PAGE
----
How to filter out common unwanted characters in Python

I did a fair amount of programming last year and among other things I wrote a Python program that takes Word documents and transforms them to game data. One of the things it had to do is take a text that uses characters we didn’t support in the engine (on Nintendo DS) and replace them with other characters. Like so:

character_replacements = [
    ( u'\u2018', u"'"),   # LEFT SINGLE QUOTATION MARK
    ( u'\u2019', u"'"),   # RIGHT SINGLE QUOTATION MARK
    ( u'\u201c', u'"'),   # LEFT DOUBLE QUOTATION MARK
    ( u'\u201d', u'"'),   # RIGHT DOUBLE QUOTATION MARK
    ( u'\u201e', u'"'),   # DOUBLE LOW-9 QUOTATION MARK
    ( u'\u2013', u'-'),   # EN DASH
    ( u'\u2026', u'...'), # HORIZONTAL ELLIPSIS
    ( u'\u0152', u'OE'),  # LATIN CAPITAL LIGATURE OE
    ( u'\u0153', u'oe')   # LATIN SMALL LIGATURE OE
for (undesired_character, safe_character) in character_replacements: text = text.replace(undesired_character, safe_character)

This code is not hard to write, but building the character replacement list can take some time. The bulk consists of characters that Word will automatically insert when appropriate, but that game typefaces often don’t support or that are cumbersome for other reasons. As you can see. those characters are basically all kinds of quotation marks, plus a dash and the ellipsis. All of these are replaced by old school 7-bit ASCII characters or character sequences.

(Last year, while I was working on this tool, I read Robert Bringhurst’s “Elements of Typographic Style”. So as I was learning why it makes sense to use different types of dashes and quotation marks, I was also writing code to strip them out. Given the time constraints, this was the pragmatic approach. Still, I’d love to write a better text display engine sometime.)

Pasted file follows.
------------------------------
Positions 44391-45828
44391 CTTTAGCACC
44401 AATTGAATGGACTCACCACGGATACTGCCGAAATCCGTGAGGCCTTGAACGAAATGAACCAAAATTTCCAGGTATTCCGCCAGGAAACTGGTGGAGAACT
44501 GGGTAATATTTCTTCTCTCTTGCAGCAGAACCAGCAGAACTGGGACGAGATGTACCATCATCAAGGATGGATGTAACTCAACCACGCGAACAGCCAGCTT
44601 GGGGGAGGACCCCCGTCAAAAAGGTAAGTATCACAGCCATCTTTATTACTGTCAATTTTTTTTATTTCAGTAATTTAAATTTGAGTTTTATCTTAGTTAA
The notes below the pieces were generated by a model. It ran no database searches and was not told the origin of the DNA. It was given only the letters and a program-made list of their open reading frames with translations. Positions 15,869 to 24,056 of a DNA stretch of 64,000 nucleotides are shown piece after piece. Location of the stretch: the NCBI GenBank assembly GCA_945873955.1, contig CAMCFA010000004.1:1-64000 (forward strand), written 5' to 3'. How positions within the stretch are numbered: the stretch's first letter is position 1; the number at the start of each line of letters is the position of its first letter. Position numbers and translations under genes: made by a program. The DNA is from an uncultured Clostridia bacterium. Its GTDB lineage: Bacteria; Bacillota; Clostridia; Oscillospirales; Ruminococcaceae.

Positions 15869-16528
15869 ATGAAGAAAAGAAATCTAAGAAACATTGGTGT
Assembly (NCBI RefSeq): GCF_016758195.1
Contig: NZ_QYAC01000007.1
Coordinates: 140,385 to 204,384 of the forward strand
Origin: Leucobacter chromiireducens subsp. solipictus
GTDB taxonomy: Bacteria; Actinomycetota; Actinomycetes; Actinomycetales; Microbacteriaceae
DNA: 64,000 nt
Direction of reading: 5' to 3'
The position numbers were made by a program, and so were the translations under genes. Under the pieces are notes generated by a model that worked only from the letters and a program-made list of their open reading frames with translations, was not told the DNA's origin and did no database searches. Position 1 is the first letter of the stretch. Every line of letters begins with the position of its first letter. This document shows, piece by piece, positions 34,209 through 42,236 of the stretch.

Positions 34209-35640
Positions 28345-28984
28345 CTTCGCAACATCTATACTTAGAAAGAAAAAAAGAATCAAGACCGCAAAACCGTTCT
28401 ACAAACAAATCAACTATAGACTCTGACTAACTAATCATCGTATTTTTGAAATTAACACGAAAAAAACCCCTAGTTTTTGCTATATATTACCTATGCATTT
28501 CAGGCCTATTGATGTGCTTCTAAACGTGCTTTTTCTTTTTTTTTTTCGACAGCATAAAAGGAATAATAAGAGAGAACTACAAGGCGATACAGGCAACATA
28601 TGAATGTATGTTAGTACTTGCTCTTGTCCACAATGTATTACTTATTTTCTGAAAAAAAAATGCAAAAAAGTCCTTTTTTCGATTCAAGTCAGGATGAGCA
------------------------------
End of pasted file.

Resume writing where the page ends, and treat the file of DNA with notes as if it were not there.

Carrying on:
Some time later I ran into trouble with the French ‘œ’ (as used in ‘œuvre’), so I added that too since the mapping is uncontroversial. Our typeface supported German umlauted vowels, so we left those.

In case it wasn’t clear: the comments give the official Unicode names for each character.

The list is far from complete, and depending on your situation you may want to add some kind of additional black- or white-listing mechanism to make sure other unsupported characters don’t slip through. But this simple list worked very well for the 13 multilingual Nintendo DS games we developed last year. If I could have found a reasonable and well-documented list like this, I could have saved a few hours of time. I hope that by publishing this snippet here someone else will be able to do that.